However, whilst I could find many examples of vicar led charities which aimed to help the poor, such as the KIRKE’S CHARITY in Adel and Eyres Park Charity in Armley, I have so far not come across a specific disability or disabled ex-serviceman charity. Perhaps there aren’t ‘hundreds of them’ to be discovered as Rachel Halstead argues.

Armley coincidently has been the most useful local case study so far. In 1914, Miss E. Eyre Park left a Legacy to her Vicar and Churchwardens for the benefit of the poor. The net amount received in respect of this legacy was £412 9s 6d, but instead of it going to the local poor, it was invested by the Charity Commissioners as 5% War Stock. Charities, even religious charities do not always act in alignment to what is requested of them.

It is therefore ironic that in the Armley Parish magazine of 1916, the Vicar writes:

‘Thousands of men are risking and some laying down their lives to save England. We must share in their self-sacrifice by making the England they are saving a better place to live in, by bringing the nation back to obedience to the Christian Law for this is and always has been the Church’s work. Can anyone be so indifferent, slack or cowardly as to refuse to take a share in such a work?’

The vicar and parish he is preaching too does not take a share of this work. They offer no financial or social helped to the disabled veterans on their return to Armley. It is fitting then that in the Armley Centenary Church Magazine (1877– 1977) collection held at the archive, there is no mention of the First World War or the immediate years after. The disabled veterans appeared forgotten by their parish on their return to this part of the city. More work needs to be done to draw any conclusions about how and why certain parts of the same city or different cities within the same county responded differently to the returning disabled ex-servicemen.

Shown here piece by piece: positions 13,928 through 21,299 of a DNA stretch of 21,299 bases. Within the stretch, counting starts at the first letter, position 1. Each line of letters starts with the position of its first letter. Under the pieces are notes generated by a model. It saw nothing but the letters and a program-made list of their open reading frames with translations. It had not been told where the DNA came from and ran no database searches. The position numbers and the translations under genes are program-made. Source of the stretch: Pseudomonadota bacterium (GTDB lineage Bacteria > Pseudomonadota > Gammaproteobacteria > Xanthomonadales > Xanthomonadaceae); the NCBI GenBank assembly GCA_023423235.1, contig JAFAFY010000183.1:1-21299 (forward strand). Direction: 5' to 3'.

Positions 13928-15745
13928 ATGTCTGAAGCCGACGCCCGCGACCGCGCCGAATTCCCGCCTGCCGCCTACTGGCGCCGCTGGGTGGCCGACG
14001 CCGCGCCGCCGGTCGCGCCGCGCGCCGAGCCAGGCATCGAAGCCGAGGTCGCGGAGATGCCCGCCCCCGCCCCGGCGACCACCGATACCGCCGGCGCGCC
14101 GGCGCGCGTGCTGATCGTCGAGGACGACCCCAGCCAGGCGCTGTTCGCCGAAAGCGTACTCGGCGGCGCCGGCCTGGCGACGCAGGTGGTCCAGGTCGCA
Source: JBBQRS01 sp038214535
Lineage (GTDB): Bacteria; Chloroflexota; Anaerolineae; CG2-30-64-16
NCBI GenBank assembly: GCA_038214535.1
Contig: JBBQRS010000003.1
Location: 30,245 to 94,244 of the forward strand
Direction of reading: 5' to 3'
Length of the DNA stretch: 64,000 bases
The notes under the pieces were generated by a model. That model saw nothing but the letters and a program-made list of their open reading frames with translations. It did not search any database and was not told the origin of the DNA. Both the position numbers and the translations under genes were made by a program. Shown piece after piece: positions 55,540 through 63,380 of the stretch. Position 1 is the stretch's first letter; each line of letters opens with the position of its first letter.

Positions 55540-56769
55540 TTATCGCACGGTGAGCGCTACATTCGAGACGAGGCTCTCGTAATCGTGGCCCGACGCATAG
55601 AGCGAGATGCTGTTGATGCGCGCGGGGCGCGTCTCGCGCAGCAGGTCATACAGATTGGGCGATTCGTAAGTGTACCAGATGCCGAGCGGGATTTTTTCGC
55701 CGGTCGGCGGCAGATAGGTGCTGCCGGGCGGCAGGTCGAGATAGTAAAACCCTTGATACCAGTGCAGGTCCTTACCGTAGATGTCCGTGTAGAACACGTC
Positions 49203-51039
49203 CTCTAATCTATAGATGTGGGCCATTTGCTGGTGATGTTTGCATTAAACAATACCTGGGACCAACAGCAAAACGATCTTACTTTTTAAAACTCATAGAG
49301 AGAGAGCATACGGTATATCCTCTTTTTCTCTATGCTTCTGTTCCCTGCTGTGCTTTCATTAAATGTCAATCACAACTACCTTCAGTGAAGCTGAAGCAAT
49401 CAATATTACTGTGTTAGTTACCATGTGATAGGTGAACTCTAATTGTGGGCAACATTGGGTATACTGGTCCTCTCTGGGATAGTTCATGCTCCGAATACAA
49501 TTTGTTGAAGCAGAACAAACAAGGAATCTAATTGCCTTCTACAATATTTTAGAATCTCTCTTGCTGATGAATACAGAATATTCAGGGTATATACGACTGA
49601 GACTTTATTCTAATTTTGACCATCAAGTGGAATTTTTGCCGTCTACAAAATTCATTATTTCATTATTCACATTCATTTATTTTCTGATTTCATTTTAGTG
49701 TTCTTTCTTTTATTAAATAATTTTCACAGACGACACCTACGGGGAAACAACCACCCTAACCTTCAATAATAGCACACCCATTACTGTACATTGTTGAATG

I have also analysed some of the Public Assistance Committee Minutes in the interwar years held at the West Yorkshire Archives. It was here I first came across any mention of Toc H in Leeds. Toc H is an international Christian Charity. It was founded by Neville Talbot and Reverend Tubby Clayton in Belgium, 1915. It is an abbreviation of Talbot House – a recreation centre designed to promote Christianity amongst soldiers of all rank. Toc H members seek to ease the burdens of others through acts of service and the charity still operates today

I uncovered that an application from the Harehills Branch of this charity had been made for a visitor’s card for Toc H members to visit patients in St James’s hospital, Leeds. Interestingly, the application was denied. Even in cases where religious charities wanted to help disabled ex-servicemen they were often unable due to practical reasons such as a lack of funding.

The archives for this charity are held in the Special Collections at Birmingham University. Whilst there, I came across various newspaper articles relating to Toc H and Yorkshire. The ‘Hospitals Library- Bringing Happiness to Convalescents’ scheme in Sheffield was particularly interesting. On the 13th July 1924, the Sheffield Daily Telegraph reinforced the arguments of Toc H that those who have endured pain and illness and have arrived at the convalescent stage can appreciate and understand the dark cloud of depression which sometimes settles on disabled ex-servicemen. Believing that one of the best ways for preventing the patient from indulging in introspection, was by reading, Toc H started handing out books and reading to patients from 1924 in Sheffield.